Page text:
Ask Rick 2008

  

 

Ask Rick 013, 29/12/08

 

DVD Go-Slow

I have an Acer PC system that runs Windows XP. It plays and records CDs quite happily but if I load a DVD it plays at what seems to be about eighty percent of the correct speed. This happens if using Nero Show Time or Windows Media Player. All the settings seem to be correct and the computer says that there is nothing wrong with it.

Mike Wood, by email

 

It sounds like there’s a data bottleneck in the system. Many low cost PCs have an ‘integrated’ graphics adaptor that’s built into the motherboard and these usually share the computer’s RAM memory. A quick and dirty fix that sometimes works is to reduce the screen resolution to 800x 600. Don’t worry you won’t be sacrificing playback quality as the resolution of standard DVD is 720 x 576 pixels. If the PC came with the bog-standard 512Mb of RAM upgrading to at least 1Gb should provide a long-term solution.

 

You might also find that switching to another media player helps. I suggest VLC, it’s small and consumes very few system resources; you’ll find a link to the download at:http://tinyurl.com/2m8jcr.

 

You should also check DMA or Direct Memory Access. This allows drives to use system memory to speed up data flow (and you will need at least 1Gb of system memory). To make sure that it has been enabled open Device Manager by pressing WInkey + Break, select the Hardware tab and click Device Manager. Click to expand ‘IDE ATA/ATAPI controllers’ then right click Primary IDE Channel. Select the Advanced tab and on the Transfer Mode drop-down menus make sure ‘DMA if Available’ is selected. Repeat the above steps for the Secondary IDE Channel entry in Device Manager. Close the boxes, reboot and try again.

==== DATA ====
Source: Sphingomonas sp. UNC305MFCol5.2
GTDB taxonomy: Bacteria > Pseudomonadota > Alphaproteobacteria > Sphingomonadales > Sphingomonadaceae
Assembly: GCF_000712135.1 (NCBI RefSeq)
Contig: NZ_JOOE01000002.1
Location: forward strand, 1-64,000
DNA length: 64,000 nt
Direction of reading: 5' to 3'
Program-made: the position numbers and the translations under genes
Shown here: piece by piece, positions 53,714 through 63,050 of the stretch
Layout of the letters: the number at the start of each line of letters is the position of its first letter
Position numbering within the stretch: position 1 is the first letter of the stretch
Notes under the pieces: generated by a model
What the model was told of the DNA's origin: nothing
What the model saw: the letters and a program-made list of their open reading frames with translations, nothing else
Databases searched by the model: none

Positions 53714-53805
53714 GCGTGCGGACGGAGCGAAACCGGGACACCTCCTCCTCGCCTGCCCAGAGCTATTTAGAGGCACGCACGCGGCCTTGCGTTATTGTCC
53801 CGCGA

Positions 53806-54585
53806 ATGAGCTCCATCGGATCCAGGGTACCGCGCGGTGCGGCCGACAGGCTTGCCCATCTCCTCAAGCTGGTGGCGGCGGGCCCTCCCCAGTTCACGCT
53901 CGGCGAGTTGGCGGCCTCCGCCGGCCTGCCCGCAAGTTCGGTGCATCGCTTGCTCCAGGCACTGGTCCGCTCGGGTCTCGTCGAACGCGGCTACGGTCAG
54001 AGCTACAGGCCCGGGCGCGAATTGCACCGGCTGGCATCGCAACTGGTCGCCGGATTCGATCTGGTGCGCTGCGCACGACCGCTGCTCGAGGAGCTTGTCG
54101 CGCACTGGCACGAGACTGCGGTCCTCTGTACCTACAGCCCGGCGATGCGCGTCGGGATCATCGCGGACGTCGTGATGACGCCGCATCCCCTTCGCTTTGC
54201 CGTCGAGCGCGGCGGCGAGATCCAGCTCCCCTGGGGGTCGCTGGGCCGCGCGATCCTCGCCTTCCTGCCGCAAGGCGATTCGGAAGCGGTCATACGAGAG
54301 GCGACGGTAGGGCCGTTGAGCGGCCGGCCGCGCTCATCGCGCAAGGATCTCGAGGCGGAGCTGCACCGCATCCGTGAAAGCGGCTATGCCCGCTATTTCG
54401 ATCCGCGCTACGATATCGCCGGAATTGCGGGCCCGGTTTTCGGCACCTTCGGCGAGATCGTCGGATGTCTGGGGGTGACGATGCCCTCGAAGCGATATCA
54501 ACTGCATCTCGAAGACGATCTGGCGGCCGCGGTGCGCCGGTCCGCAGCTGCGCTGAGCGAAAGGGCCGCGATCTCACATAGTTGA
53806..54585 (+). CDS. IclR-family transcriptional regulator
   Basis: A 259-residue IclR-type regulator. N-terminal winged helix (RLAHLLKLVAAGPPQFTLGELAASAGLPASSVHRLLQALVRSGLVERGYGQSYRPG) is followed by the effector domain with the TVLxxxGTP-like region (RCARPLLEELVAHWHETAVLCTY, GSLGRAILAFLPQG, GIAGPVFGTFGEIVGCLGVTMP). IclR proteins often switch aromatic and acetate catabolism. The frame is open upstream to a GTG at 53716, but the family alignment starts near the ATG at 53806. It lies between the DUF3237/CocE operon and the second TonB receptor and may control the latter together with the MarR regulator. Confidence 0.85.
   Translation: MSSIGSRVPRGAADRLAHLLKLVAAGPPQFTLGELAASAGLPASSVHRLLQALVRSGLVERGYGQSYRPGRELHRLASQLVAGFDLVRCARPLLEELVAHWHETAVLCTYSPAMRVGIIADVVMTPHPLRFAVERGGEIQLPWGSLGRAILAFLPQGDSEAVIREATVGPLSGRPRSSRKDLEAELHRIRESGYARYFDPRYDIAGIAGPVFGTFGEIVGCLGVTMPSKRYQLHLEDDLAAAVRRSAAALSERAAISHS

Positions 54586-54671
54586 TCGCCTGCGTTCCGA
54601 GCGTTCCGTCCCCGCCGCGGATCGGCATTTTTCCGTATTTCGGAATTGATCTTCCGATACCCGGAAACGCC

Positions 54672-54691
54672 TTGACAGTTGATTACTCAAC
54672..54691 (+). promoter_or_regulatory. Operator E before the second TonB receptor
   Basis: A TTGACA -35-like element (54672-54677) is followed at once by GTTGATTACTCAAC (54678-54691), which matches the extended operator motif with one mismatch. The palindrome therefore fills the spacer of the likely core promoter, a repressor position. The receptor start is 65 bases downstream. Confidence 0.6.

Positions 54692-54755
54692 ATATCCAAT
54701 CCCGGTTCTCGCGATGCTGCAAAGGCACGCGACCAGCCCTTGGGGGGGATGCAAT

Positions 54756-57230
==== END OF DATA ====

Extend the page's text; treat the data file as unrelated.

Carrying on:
Deleting Browser Mistakes

Every time I use the address or Google Search boxes in Mozilla Firefox I see misspelled entries from previous web sessions. Can you tell me how to remove them?

Dave Farmer, by email

 

I’m assuming that you are not using the Google Toolbar, if so all you have to do is open the drop down list, highlight the errant entry and press Shift + Delete. If you have the Google Toolbar installed you can clear everything, mistakes and all, by deleting Search History. Go to the Tools menu and click Clear Private Data  (if you have saved passwords that you want to preserve go to Tools > Options > Privacy and under Private data click the Settings button and make sure Saved Passwords is unchecked.

 

 

Slow and Disconnected

My wife has a 6-year old Sony Vaio laptop running (limping) on XP Professional, which is now taking up to 25 minutes to boot up. She has always been able to access the Internet via my Netgear router and her USB Wi-Fi adaptor.  But today everything failed. The wireless adaptor showed an occasional flickering blue light, but after fiddling (and not knowing what I was doing) I got a steady blue light. When I click on the icon in the System Tray it says ‘limited or no connectivity’, but signal strength is shown as good. Is there anything I can do, or should I relegate the machine to duty as a doorstop? 

Chris Fookes, by email